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Ludwig Van
Toronto Montreal

'People should never be made to feel bad about what they are listening to' and 28 other things to tell a classical music snob

By John Terauds on April 24, 2013

(James Thurber cartoon)
(James Thurber cartoon for the New Yorker)

British author Matt Haig posted “30 things to tell a book snob” on the U.K. Book Trust’s blog last week. I mentally substituted “classical music” wherever Haig wrote “book,” and found myself agreeing with every point he made. So I decided to post my little modifications below — and discovered I had to remove one entry, because I couldn’t think of a musical analogy (You can read the original here.)

John Terauds

John Terauds

John Terauds, the founder of Musical Toronto, is currently a Divinity student at University of Toronto and a church music director. He joined the Toronto Star in 1988, was the classical music critic from 2005 to 2012, and continues as a freelance critic for the paper. He is the co-author of Roy Thomson Hall: A Portrait, a book written with Toronto Star Colleague, William Littler.
John Terauds

People should listen to classical music. Classical music is good.

But many are intimidated. One of the reasons people are put off classical music is snobbery. You know, the snobbery that says Downton Abbey and lacrosse and Pinot Noir and jazz fusion and quails’ eggs and literary fiction are for certain types of people and them alone?

There is something innately snobby about the world of art music. There is the snobbery of period versus new, of chamber music over symphonic, of seriousness over comedy, of length over brevity, of Anton Brucker over Gustav Mahler. And it is unhealthy. If art music ever dies, snobbery would be standing over the corpse.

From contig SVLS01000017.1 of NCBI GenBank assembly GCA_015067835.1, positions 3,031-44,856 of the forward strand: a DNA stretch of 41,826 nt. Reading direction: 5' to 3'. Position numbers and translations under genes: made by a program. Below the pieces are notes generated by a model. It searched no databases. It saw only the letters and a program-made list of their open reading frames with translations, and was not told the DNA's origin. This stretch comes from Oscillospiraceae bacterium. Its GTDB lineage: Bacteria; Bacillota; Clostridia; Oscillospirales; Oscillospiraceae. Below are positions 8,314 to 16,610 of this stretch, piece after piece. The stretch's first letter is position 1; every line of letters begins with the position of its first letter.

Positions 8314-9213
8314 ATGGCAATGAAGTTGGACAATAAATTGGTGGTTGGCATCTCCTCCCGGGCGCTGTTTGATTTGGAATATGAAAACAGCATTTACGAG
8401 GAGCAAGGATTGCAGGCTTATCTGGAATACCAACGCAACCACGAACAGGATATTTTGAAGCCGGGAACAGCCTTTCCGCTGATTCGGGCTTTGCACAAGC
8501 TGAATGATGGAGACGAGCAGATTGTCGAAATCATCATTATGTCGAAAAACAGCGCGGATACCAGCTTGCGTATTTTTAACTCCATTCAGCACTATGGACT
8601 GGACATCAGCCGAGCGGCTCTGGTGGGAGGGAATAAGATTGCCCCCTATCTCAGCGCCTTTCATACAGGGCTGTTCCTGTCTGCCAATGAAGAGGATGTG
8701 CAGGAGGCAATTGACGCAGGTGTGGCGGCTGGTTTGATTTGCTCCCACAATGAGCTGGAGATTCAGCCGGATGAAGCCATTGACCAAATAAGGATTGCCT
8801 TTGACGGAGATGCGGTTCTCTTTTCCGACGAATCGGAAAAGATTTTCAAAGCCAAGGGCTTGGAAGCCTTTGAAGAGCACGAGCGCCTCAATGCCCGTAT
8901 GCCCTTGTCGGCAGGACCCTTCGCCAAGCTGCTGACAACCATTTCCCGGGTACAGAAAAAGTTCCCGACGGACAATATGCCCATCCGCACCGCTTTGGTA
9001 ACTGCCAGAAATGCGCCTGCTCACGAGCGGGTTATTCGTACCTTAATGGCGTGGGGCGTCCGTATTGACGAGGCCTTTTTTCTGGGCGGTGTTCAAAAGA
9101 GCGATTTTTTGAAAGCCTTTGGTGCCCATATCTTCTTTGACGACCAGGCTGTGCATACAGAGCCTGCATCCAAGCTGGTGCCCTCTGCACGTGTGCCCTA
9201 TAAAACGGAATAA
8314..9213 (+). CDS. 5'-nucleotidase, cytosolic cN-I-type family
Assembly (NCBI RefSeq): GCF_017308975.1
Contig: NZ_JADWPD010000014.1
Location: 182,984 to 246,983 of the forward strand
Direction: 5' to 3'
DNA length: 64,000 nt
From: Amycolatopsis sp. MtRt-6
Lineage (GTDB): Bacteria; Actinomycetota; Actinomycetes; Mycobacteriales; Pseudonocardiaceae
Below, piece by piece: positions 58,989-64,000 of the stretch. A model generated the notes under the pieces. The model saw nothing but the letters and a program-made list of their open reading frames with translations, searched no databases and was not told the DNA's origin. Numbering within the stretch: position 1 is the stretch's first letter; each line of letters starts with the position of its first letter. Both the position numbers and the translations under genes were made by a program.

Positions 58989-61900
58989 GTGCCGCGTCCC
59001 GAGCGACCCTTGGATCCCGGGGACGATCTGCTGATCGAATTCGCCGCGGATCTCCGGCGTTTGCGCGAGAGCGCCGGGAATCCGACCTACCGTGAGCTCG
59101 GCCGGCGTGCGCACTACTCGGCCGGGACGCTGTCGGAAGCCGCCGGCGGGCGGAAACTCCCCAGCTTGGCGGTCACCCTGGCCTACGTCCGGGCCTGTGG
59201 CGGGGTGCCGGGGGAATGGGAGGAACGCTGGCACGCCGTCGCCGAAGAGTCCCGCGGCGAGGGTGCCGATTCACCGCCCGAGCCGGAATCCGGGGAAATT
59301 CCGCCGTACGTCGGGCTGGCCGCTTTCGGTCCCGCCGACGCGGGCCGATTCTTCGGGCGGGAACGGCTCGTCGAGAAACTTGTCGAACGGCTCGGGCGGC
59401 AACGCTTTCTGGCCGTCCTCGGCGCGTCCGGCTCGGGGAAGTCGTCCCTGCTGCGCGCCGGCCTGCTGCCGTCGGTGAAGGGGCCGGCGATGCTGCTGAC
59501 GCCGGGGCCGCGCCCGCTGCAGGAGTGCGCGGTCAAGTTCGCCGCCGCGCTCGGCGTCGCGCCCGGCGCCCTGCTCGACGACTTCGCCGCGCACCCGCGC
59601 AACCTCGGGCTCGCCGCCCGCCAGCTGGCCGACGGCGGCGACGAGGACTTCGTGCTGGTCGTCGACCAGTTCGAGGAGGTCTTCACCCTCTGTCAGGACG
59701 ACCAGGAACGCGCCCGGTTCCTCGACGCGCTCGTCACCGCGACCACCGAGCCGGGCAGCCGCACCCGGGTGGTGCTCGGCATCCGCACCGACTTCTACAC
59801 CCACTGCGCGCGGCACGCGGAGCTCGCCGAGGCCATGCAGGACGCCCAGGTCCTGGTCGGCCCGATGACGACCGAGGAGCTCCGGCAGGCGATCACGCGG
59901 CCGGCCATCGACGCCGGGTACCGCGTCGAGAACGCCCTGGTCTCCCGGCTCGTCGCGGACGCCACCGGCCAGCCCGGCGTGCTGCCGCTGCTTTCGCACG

So here is my message to classical music snobs:

1. People should never be made to feel bad about what they are listening to. People who feel bad about reading will stop reading.

2. Snobbery leads to worse concerts. Pretentious music and pretentious performances. Concerts as exclusive members clubs. Narrow genres. No inter-breeding. All that fascist nonsense that leads pop artists to think it is okay to be lazy with notes and for classical artists to think it is okay to not care what the audience wants or thinks.

3. If something is popular it can still be good. Just ask Mozart. Or the Beatles. Or peanut butter.

4. Get over the genre thing. The art world accepted that an artist could take from anywhere he or she wanted a long time ago. Roy Lichtenstein could turn comic strips into masterpieces back in 1961. Intelligence is not a question of subject but approach.

5. It is harder to be funny than to be serious. Tossing off a little scherzo with the right amount of motion and verve is often a lot harder than pounding out a Bach fugue.

6. Many of the greatest composers have written film scores.

7. It is easy to say something to people who are exactly like you. A bigger challenge lies in locating that universal piece of all of us that wants to be wowed, and brought together by a great piece of music. There isn’t a human in the world who wouldn’t enter the Sistine Chapel and not want to look up. Does that make Michelangelo a low-brow populist?